Peter gradually rose through the ranks becoming an auctioneer, head of Chinese jade / snuff bottles, head of Japanese / Korean art and then Director. After 16 successful, enjoyable, stimulating and much-travelled years, Peter left Christie’s to take a year’s sabbatical before becoming a Vice-President at Sotheby’s New York. During his time at Christie’s and Sothebys’ he produced more than eight catalogues per year, resulting in a total of more than 250 over the course of his career. His major specialisms included netsuke and inro, Japanese ceramics, lacquer and metalwork, Chinese jade and snuff bottles. Eventually tiring of the Big Apple, he returned to the UK to seek new challenges and take up consultancy posts at Phillips and Bonhams as well as Habsburgs, Geneva.

Since the mid-1990s, Peter has greatly enjoyed working as an independent Far Eastern art consultant advising various museums, auction houses and private collectors in connection with Japanese, Korean, Chinese and South East Asian Art (as well as some Ethnographic Art, a personal passion of his, particularly American Indian culture). He has written many articles over the years and after helping to organise an exhibition of Japanese ceramics belonging to the Lupin Foundation at the New Orleans Museum of Art in 1997, he then co-wrote the exhibition catalogue. Nowadays he spends much of his time travelling, following the International Art Market and indulging his passion for Far Eastern and South East Asian culture, whilst being involved in further challenging and unusual projects.


David Miller of TimeLine Auctions
David Miller
(Coins & General Antiquities)

David has been a professional dealer specialising in Greek and Roman coins since 1968, when he left the British Museum to join Spinks' ancient coinage department. Later he became Corbitt & Hunter's London manager, then a partner in Italo Vecchi's family firm. From 1973, he headed the coin department at Stanley Gibbons Currency Ltd, eventually rising to joint managing director, and in 1980 joined California's Superior Stamp and Coin Co. as their European representative. Two years later, he started he own business as a numismatic and fine art consultant.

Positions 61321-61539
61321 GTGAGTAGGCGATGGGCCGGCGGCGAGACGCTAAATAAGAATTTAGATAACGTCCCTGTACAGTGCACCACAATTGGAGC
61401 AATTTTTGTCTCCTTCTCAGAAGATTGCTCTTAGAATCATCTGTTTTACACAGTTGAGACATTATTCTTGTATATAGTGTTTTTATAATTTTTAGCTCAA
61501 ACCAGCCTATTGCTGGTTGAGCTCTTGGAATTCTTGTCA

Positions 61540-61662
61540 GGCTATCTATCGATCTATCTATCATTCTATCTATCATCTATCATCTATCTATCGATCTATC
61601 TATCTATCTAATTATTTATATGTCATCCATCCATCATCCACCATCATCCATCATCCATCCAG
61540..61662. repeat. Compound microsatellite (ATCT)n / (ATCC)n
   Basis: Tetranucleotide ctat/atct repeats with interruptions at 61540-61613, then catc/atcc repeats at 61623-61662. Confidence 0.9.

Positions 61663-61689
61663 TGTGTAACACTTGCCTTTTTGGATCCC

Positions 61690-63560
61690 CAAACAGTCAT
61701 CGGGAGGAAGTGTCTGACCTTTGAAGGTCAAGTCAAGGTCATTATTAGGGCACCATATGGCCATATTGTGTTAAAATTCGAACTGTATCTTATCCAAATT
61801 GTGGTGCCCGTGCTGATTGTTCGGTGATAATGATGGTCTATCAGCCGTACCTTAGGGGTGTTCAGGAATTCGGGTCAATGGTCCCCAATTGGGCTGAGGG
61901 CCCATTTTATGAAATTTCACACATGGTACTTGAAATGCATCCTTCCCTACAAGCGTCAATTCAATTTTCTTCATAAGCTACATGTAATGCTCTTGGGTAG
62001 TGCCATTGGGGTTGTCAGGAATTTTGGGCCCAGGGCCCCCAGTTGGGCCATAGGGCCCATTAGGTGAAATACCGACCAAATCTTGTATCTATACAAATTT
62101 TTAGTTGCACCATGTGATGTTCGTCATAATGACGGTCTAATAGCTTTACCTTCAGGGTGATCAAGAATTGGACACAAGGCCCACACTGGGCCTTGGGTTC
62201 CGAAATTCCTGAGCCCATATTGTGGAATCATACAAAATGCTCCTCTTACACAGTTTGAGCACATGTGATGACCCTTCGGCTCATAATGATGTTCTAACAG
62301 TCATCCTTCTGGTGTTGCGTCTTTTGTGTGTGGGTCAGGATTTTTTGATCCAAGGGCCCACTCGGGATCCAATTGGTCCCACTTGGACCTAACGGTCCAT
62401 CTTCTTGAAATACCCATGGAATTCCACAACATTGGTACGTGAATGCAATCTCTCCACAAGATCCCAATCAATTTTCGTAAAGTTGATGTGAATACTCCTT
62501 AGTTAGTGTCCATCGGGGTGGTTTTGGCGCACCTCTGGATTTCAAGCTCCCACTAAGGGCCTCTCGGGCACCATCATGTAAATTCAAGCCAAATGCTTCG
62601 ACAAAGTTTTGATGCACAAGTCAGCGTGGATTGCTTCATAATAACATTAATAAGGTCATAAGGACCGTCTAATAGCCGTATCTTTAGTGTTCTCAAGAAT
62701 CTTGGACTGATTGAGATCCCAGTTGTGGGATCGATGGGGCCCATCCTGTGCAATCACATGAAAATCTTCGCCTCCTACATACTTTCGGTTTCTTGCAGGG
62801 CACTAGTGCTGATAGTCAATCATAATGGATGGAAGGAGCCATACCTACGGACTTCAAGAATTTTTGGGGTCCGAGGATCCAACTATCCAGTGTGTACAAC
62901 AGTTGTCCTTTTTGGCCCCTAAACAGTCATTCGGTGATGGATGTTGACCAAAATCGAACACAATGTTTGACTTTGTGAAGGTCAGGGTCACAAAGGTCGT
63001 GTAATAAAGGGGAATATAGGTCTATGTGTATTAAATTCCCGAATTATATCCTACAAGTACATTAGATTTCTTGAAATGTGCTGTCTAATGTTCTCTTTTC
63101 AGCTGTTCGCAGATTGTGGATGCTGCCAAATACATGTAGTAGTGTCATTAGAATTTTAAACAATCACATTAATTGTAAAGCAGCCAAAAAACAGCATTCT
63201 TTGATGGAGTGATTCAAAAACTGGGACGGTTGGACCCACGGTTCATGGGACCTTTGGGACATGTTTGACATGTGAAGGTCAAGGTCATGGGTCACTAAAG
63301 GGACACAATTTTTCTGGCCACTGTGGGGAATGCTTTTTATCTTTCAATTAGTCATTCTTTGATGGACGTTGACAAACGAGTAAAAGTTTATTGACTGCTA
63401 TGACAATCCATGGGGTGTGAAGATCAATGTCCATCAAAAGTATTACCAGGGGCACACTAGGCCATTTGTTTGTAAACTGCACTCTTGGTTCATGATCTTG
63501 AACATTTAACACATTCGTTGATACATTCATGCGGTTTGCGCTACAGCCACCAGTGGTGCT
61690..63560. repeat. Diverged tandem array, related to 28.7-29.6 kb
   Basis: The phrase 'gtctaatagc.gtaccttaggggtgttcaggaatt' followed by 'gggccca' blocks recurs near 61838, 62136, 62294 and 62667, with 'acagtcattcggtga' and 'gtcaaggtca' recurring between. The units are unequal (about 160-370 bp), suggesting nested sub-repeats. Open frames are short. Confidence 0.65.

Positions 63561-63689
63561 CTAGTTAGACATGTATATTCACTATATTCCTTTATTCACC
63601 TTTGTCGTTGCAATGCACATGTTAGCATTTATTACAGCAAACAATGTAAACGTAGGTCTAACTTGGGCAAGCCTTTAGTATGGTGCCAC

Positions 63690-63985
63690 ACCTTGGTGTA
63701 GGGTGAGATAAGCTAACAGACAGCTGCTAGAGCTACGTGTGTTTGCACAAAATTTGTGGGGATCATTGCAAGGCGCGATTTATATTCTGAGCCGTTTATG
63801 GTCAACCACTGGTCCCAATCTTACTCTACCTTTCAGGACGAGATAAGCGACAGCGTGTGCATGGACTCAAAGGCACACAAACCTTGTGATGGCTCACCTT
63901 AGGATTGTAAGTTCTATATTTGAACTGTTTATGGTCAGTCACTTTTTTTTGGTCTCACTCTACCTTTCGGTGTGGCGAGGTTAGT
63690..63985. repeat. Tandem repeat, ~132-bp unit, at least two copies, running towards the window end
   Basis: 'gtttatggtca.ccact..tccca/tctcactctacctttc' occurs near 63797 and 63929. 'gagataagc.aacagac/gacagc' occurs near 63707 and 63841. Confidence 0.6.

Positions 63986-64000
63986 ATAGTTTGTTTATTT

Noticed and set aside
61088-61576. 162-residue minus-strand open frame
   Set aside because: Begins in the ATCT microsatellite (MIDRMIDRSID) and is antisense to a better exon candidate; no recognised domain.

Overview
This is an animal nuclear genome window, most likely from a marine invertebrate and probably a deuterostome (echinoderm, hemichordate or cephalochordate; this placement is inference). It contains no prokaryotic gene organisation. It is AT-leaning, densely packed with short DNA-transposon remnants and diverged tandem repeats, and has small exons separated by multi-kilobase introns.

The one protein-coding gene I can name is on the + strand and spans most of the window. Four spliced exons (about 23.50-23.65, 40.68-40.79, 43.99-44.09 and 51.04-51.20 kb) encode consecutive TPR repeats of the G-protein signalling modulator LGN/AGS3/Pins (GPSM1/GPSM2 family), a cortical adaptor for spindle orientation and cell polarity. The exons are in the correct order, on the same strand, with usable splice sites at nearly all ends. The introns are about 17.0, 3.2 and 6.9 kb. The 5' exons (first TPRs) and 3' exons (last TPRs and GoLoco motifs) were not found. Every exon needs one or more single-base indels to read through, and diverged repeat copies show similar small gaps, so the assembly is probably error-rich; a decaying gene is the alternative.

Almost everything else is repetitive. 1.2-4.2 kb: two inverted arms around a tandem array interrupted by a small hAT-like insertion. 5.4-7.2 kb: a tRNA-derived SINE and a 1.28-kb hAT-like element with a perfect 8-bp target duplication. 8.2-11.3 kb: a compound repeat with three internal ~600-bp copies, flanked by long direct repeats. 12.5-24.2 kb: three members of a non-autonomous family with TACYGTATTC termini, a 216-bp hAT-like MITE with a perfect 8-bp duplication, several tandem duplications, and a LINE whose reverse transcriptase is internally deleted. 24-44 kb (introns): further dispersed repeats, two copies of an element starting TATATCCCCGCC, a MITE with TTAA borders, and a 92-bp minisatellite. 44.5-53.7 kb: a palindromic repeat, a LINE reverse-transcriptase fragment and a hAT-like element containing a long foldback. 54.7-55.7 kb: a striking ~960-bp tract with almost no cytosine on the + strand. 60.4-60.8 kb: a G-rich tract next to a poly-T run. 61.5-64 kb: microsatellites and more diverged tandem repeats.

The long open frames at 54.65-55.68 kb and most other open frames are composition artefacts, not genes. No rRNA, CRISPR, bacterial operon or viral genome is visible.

He has published articles on a variety of historical subjects both in the UK and USA, and has appeared on television identifying and valuing ancient and medieval artefacts and coins. David has been a member of the BNTA since its inception in 1975, serving on its council and various specialist committees. Presently, he is a valuer for the Treasure Valuation Committee, specialising in coins and antiquities from 2000 BC to 1600 AD. Now in his seventieth year, he remains active, holding stalls at Coin-Ex, the London and Bloomsbury coin fairs, and travelling widely in Europe and the USA.


Stephen Pollington of TimeLine Auctions
Stephen Pollington
(Anglo-Saxon, Viking & General Antiquities)

Stephen has been studying the linguistic and material culture of early mediaeval Europe for more than thirty years, during which time he has written more than a dozen books on various aspects of Anglo-Saxon England and its neighbours. His research interests range from early medical literature to the manufacture and use of edged weapons, the contents and distribution of burial mounds to the social phenomenon of communal feasting, the nature of religion in the Iron Age to the runic writing systems of Scandinavia and England.